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Tariffs are Breaks in the Line


Bastiat’s concept of a negative railroad involved unneccessary breaks in the line that would provide employment to porters and baggage handlers. The same principle applies to duties and tariffs imposed at borders:

Just think how many jobs Congress could create by encouraging states to erect their own tariff walls? High-taxing and heavily regulating states would then be able to protect their workers from states with lower taxes and less-burdensome regulations. California wineries would never again lose market share to rivals in Oregon and Washington state. Michigan autoworkers would never again be displaced from their jobs by workers in Tennessee and South Carolina.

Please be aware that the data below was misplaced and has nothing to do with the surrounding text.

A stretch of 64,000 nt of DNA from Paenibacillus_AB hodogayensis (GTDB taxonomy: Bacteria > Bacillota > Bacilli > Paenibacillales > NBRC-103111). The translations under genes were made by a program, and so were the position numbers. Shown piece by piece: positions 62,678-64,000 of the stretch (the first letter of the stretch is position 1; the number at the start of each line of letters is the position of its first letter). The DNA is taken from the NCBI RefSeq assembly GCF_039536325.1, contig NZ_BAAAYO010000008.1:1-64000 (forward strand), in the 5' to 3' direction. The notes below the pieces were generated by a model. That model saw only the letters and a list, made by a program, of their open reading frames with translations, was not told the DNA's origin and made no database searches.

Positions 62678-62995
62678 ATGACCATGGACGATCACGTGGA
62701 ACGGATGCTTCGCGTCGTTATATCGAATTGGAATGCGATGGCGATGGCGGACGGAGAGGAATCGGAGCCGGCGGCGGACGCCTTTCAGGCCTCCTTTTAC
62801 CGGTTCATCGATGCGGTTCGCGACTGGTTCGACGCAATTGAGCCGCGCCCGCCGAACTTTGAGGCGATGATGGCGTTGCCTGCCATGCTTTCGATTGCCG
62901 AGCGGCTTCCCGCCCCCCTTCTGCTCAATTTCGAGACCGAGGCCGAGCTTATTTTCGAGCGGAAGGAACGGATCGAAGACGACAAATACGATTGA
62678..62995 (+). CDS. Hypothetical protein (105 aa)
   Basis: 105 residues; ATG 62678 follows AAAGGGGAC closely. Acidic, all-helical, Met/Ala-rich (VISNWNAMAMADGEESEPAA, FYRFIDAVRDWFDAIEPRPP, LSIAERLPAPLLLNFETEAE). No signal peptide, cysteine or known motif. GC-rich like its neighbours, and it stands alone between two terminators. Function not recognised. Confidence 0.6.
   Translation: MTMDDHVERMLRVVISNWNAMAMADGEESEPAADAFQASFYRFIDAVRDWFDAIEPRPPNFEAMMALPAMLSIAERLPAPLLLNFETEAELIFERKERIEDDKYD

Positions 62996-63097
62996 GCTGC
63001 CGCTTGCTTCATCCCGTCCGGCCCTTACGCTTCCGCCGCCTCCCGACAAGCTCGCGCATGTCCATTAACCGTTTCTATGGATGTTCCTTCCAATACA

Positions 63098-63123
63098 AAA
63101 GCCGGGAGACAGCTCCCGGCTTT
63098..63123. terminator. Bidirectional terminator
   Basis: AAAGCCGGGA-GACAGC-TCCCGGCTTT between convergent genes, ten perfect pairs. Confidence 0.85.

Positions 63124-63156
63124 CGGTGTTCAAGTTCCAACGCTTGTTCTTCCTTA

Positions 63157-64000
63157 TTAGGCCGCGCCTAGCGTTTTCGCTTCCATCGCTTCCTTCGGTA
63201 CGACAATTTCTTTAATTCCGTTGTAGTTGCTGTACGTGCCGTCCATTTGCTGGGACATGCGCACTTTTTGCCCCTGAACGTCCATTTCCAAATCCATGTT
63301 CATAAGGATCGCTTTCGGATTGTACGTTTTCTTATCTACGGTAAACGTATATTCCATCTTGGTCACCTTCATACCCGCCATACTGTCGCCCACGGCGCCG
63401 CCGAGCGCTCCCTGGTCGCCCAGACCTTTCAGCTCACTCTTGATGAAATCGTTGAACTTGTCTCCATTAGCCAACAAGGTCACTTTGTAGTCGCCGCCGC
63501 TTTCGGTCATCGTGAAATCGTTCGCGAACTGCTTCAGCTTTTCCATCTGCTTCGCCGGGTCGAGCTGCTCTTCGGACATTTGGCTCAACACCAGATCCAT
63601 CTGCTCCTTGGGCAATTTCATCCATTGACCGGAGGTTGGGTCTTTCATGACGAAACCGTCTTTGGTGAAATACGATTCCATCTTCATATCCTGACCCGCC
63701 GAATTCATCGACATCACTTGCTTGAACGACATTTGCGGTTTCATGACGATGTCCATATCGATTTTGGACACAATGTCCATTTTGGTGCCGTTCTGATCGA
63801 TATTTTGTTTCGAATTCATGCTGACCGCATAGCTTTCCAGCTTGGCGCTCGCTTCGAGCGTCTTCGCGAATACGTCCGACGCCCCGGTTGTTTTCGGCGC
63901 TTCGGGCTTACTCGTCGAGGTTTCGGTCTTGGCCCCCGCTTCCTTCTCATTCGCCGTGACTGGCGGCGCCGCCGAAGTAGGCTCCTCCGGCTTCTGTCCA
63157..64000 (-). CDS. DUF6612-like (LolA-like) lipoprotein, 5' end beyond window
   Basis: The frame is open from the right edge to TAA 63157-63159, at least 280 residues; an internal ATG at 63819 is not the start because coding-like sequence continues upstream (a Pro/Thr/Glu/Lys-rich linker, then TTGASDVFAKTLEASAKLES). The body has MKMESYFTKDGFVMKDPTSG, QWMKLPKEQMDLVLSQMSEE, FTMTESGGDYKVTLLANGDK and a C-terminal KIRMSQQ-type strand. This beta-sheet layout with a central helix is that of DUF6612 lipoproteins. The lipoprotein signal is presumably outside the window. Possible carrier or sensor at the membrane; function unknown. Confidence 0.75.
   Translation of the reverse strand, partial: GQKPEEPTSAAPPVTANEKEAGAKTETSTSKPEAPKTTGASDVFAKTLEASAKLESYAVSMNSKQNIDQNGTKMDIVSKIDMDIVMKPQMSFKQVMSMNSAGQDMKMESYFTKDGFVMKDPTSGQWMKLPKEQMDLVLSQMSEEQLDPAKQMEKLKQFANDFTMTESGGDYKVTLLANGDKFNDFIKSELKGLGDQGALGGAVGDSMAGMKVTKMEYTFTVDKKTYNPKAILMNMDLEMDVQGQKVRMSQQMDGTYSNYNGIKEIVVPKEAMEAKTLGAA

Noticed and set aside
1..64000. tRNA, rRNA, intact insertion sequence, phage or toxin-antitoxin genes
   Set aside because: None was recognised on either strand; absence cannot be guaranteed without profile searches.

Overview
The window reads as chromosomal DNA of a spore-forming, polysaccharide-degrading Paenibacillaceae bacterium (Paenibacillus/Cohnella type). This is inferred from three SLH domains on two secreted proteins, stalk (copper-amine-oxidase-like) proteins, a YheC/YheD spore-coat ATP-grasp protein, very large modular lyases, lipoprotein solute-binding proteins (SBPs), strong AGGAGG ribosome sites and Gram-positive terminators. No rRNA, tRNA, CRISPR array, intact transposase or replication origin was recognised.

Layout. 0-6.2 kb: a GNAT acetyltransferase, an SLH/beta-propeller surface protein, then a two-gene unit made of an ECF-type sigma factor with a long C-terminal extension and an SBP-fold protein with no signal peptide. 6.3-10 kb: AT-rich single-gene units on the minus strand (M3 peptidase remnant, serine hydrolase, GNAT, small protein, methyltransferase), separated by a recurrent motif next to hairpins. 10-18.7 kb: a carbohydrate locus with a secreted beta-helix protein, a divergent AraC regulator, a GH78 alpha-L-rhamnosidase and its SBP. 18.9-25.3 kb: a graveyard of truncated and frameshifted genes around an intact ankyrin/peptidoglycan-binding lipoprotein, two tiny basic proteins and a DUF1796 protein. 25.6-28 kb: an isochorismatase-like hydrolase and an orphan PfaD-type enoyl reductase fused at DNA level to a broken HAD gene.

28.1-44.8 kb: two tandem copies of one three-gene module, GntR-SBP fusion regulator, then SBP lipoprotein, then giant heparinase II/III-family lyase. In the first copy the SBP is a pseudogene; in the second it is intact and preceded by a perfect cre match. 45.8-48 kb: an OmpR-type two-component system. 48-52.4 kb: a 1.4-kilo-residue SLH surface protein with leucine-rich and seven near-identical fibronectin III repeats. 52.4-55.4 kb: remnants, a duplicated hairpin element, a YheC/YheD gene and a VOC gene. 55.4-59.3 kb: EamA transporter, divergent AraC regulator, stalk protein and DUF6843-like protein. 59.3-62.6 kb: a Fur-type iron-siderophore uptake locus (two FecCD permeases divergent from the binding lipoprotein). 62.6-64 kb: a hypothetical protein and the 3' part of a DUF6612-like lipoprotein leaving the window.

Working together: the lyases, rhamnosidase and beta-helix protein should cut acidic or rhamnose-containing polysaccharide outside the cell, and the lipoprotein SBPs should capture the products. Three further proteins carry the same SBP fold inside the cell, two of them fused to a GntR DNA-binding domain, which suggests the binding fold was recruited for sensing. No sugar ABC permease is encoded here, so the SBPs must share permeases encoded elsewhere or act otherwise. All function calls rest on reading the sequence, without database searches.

Given Krugman’s assumption that restricting consumers’ freedom to make cross-border purchases increases the total number of jobs in economies suffering unemployment, why let all those borders between Maine and California go to waste? Turn those borders, too, into barriers to trade and watch American employment skyrocket!

Even if the cargo is not physically transferred, the effect is the same. Productive potential is wasted, consumers can afford less, and the world is made poorer by every border crossing.